Help me with this college debt and my financial decisions! With student debt soaring, more employees are looking for help from their employers to tackle their financial obligations. Millennials and Gen Z will both expect employers to offer some type of financial benefit to cover college debt. The average person leaves school with $30,000 in loans and nearly 20 percent of graduates owe more than $100,000. A growing number of employers have added student loan perks to their benefits package.
I want to make a difference so give me time to help the world. According to JWT Intelligence, some 60 percent of Gen Z say they want to change the world for the better while only 39 percent of millennials say the same. 76 percent of millennials are concerned about our impact on the planet. These employees will appreciate paid time off for volunteering or opportunities to participate on boards or community volunteer programs such as Kiwanis, Rotary or Jaycees.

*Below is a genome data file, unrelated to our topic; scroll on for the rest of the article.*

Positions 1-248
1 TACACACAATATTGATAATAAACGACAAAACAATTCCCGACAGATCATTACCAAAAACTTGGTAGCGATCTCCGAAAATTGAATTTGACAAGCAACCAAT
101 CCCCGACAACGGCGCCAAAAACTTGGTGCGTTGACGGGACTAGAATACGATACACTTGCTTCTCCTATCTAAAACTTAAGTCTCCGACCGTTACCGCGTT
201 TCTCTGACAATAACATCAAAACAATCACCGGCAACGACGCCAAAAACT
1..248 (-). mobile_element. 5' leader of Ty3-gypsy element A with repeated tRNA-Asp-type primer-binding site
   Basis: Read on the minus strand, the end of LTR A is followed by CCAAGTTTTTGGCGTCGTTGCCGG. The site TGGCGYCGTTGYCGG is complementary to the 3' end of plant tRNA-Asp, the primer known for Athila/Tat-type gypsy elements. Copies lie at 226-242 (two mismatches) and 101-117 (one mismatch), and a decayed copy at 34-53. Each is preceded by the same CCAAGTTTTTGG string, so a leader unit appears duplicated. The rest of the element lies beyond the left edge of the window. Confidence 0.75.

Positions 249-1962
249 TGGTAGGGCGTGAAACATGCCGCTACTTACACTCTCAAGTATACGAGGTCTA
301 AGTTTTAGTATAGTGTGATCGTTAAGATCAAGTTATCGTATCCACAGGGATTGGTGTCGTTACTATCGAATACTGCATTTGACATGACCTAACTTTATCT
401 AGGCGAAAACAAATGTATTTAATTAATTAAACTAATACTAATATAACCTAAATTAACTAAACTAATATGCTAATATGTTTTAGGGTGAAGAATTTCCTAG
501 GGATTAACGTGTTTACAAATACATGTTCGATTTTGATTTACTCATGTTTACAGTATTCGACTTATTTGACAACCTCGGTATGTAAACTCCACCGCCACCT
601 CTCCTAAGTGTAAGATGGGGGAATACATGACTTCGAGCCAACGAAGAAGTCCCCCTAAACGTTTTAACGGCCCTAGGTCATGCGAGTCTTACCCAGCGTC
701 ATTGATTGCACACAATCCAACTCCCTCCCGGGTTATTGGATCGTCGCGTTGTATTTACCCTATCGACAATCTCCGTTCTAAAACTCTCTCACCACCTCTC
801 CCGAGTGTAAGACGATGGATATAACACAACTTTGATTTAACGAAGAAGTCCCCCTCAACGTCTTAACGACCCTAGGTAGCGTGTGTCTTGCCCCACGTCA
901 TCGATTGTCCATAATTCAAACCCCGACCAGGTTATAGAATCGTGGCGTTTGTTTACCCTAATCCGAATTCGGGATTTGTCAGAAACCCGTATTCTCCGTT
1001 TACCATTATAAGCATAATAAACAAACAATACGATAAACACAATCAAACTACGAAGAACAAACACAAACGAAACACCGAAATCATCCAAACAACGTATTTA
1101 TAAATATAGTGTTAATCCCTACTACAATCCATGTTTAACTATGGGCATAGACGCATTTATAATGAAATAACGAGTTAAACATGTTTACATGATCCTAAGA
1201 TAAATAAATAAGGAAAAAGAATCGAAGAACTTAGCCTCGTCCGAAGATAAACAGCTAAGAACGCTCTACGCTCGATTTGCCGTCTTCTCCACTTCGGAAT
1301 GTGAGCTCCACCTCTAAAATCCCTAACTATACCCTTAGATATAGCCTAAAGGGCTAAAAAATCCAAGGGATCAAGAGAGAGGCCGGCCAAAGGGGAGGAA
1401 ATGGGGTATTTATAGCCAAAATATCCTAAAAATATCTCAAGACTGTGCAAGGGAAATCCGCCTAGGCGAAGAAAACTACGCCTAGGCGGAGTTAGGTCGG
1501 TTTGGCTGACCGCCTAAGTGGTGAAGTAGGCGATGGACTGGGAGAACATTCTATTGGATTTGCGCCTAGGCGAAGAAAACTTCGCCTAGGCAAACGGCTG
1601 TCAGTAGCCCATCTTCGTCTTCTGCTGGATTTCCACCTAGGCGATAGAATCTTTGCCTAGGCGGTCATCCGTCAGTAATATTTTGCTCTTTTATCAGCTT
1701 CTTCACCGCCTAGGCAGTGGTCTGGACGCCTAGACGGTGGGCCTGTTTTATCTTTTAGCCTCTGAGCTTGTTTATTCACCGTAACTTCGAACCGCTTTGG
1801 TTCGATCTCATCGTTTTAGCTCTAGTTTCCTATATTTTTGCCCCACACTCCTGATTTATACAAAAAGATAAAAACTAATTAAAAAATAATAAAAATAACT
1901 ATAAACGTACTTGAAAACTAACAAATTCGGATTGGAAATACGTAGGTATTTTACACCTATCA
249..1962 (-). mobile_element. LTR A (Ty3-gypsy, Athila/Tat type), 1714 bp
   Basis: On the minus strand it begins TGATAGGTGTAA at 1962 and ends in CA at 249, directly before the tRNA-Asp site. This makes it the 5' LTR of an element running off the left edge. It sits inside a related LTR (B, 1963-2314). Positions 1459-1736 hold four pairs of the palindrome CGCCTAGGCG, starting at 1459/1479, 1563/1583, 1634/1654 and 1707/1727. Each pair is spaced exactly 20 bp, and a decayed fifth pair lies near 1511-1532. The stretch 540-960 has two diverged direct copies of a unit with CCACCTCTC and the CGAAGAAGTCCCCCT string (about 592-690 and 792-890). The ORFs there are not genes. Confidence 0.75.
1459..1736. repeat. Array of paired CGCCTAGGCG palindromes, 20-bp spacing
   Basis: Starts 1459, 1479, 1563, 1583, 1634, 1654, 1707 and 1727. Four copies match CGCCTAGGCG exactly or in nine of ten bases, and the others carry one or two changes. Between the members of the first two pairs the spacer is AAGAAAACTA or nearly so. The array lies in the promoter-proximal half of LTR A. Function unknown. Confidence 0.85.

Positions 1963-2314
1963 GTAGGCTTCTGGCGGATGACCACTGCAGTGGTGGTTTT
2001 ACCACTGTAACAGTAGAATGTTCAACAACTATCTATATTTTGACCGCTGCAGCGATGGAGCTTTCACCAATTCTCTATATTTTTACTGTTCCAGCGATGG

Whatever perks you consider, get creative and think about individual needs. In addition to help with debt, most Gen Z employees, the pragmatic realists, understand how hard they will be working in their careers and will view career development with post-undergraduate certifications and degrees a perk they will use. Another perk that we hear is an inexpensive draw for these generations is ID theft protection. Maybe it makes sense to offer monthly perks such as light rail tickets or reimbursement for Uber or Lyft to attend events, a way to connect them to the community. Some employees need respite or help caring for aging parents or sick children when they can’t be taken to the regular daycare. While millennials defer childbearing, they substitute affection on their pets, with more and more employers offering pet insurance.